Discover the state of LGBTQ+ leadership

AboveBoard | Jun 28, 2023

Uncover the data on LGBTQ+ representation in today's C-suites and boardrooms.

New data point to significant strides LGBTQ+ leaders have made in terms of corporate policy and C-suite and boardroom representation. But is it enough?

In honor of Pride 2023, we're taking a look at LGBTQ+ leadership, from the makeup of today's boardrooms and C-suites to best practices and policies that support, not hinder, inclusion of leaders from the LGBTQ+ community. Why? LGBTQ+ diversity in the boardroom and beyond is not only a step toward more equity, it's also a boon to overall organizational diversity, according to Out Leadership.

At AboveBoard, we believe diversity, equity, and inclusion has the power to drive meaningful change in the world, from the upper echelons of leadership to end products and consumers. By taking a look at LGBTQ+ representation in the C-suite and boardroom, we'll have a better understanding of the progress we've made so far and the path forward toward more diverse, inclusive leadership.

Let's get started.

The data on inclusion and representation of LGBTQ+ executives

Though information on LGBTQ+ representation in the C-suite and boardroom is sparse, recent studies and surveys point to both significant progress and vast disparities that remain for LGBTQ+ leaders. Ahead, we'll dive into LGBTQ+ representation in the C-suite and boardroom and the policies supporting these leaders.

The data on LGBTQ+ board members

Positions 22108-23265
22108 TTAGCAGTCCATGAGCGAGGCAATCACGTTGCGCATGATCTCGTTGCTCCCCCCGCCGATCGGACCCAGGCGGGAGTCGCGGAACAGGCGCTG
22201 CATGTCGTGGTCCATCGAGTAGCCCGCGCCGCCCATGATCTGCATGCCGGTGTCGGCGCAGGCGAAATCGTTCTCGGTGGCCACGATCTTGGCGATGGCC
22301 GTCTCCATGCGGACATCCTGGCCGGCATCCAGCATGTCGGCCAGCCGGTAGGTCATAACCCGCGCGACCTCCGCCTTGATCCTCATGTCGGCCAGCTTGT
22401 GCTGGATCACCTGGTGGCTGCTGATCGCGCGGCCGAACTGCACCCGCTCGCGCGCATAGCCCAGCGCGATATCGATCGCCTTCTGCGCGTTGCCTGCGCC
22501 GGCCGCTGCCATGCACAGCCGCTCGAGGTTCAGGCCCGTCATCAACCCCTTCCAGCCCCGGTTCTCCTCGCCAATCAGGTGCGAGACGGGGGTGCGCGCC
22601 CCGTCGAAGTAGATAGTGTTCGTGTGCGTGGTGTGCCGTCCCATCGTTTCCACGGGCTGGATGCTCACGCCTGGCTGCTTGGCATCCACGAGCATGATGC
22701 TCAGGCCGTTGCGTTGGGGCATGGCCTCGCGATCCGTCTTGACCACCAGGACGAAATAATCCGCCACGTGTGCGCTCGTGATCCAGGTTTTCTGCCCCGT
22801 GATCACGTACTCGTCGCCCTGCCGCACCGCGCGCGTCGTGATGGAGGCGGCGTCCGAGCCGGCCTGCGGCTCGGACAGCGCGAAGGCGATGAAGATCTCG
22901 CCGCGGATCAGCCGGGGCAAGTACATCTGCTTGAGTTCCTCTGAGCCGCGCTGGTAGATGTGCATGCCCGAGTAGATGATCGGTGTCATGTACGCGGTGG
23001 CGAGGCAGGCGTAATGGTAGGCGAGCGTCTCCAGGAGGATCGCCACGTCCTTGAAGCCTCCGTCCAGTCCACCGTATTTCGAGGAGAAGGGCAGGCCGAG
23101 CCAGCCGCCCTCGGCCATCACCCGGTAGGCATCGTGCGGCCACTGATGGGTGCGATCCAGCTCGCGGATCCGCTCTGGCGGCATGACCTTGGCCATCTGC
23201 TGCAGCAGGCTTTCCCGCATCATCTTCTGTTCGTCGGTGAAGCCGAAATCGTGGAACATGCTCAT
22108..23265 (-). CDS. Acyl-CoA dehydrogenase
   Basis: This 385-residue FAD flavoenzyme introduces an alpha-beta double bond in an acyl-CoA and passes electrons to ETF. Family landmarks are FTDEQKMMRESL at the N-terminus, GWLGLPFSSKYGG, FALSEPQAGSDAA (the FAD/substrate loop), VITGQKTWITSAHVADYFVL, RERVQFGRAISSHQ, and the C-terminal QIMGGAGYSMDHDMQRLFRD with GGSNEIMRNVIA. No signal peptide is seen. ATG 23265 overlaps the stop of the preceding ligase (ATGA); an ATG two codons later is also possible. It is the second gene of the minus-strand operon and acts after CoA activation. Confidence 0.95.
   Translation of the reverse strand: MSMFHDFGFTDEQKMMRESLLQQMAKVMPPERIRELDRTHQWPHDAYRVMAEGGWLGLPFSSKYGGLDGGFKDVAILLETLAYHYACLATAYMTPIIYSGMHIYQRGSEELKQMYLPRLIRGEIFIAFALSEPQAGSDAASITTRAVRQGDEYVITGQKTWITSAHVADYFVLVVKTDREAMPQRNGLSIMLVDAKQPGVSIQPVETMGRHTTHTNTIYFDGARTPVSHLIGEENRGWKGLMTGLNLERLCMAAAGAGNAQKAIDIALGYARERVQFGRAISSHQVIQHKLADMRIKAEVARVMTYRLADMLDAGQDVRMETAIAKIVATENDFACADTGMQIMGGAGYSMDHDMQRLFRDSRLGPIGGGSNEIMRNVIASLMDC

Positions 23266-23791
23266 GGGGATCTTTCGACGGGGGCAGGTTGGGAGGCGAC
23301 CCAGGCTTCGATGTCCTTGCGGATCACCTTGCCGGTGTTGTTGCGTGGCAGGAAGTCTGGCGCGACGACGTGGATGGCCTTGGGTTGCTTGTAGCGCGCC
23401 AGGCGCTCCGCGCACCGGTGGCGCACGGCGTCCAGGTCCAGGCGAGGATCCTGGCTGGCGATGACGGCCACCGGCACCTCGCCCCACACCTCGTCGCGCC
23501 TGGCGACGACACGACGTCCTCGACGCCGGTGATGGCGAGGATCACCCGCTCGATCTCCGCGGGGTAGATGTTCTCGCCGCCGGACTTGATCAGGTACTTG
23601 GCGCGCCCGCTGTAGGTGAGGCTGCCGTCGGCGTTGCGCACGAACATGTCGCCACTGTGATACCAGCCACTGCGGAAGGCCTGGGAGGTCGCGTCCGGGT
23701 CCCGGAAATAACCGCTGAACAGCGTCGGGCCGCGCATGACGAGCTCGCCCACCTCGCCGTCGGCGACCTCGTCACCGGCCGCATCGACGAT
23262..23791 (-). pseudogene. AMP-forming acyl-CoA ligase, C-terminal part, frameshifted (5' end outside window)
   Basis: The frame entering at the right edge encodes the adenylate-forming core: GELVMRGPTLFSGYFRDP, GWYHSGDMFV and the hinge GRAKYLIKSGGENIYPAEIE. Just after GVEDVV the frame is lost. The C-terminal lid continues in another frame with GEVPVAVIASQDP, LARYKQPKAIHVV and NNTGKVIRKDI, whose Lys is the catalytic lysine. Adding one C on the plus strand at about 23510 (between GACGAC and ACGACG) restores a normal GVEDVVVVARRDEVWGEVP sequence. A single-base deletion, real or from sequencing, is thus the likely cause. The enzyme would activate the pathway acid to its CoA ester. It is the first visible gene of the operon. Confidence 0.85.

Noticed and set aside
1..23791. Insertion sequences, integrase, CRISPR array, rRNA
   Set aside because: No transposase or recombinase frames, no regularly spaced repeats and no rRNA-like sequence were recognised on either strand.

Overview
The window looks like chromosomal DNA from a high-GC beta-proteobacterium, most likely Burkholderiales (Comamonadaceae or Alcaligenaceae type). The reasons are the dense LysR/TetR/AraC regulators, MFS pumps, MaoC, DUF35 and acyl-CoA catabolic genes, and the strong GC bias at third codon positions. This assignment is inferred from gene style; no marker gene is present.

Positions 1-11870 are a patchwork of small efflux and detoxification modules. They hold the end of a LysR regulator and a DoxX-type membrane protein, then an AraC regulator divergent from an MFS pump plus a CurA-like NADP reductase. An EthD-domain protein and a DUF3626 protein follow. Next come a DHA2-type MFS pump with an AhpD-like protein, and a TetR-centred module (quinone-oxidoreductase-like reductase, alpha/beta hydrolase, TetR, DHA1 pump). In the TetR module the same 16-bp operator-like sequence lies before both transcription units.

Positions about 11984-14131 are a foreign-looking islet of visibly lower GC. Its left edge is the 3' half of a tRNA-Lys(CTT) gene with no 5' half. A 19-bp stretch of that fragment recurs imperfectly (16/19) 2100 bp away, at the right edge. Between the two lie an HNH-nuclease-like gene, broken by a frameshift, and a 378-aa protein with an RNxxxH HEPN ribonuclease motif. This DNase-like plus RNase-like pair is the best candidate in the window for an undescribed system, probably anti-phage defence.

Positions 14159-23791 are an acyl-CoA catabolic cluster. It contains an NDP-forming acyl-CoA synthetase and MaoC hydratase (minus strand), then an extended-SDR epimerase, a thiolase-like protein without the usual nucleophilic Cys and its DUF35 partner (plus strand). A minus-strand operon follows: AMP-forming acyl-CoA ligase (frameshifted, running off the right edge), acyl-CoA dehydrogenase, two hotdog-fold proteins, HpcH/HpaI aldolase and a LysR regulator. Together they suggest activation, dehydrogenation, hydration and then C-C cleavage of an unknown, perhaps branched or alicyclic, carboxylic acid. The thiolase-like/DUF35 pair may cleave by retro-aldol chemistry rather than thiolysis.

LGBTQ+ inclusive boardroom diversity policies are on the rise, according to a newly-released report by Out Leadership, but the rate of placement of LGBTQ+ board members and C-suite leaders remains slow. "Just 0.7% of over 5,400 board seats in the Fortune 500 are occupied by LGBTQ+ directors," according to the report. And in the Fortune 1000, representation increases to only 0.8%, or 58 of 7,600 board seats belonging to LGBTQ+ board members.

Though these numbers demonstrate how much room remains for advancement and growth, a closer look at the data reveals some progress too. In 2023, 39 Fortune 500 companies have an LGBTQ+ board member compared to 26 in 2022, per Out Leadership's report. Of the 32 individual LGBTQ+ leaders on Fortune 500 boards (several directors hold multiple seats), 16 are women, five are Hispanic/Latinx, four are Black, and one is Asian, according to Out Leadership.

LGBTQ+ leaders in the Fortune 500

Four CEOs in the Fortune 500 identify as LGBTQ+, according to Investopedia. These LGBTQ+ executives include Apple's Tim Cook—the first openly LGBTQ+ Fortune 500 CEO, Jim Fitterling of Dow, Inc., Macy's Jeffrey Gennette, and Beth Ford of Land O'Lakes. Ford became the first openly gay woman to lead a Fortune 500 company when she took the helm of Land O'Lakes in 2018. Read more about their stories here.

The rise in LGBTQ+ inclusive board diversity policies

Until 2020, the number of Fortune 500 companies with LGBTQ+ inclusive board diversity policies remained both low and stagnant. Since then, there's been exponential growth, with 112 of Fortune 500 companies now incorporating inclusive proxy statements in 2023, more than four times the number of companies from 2022.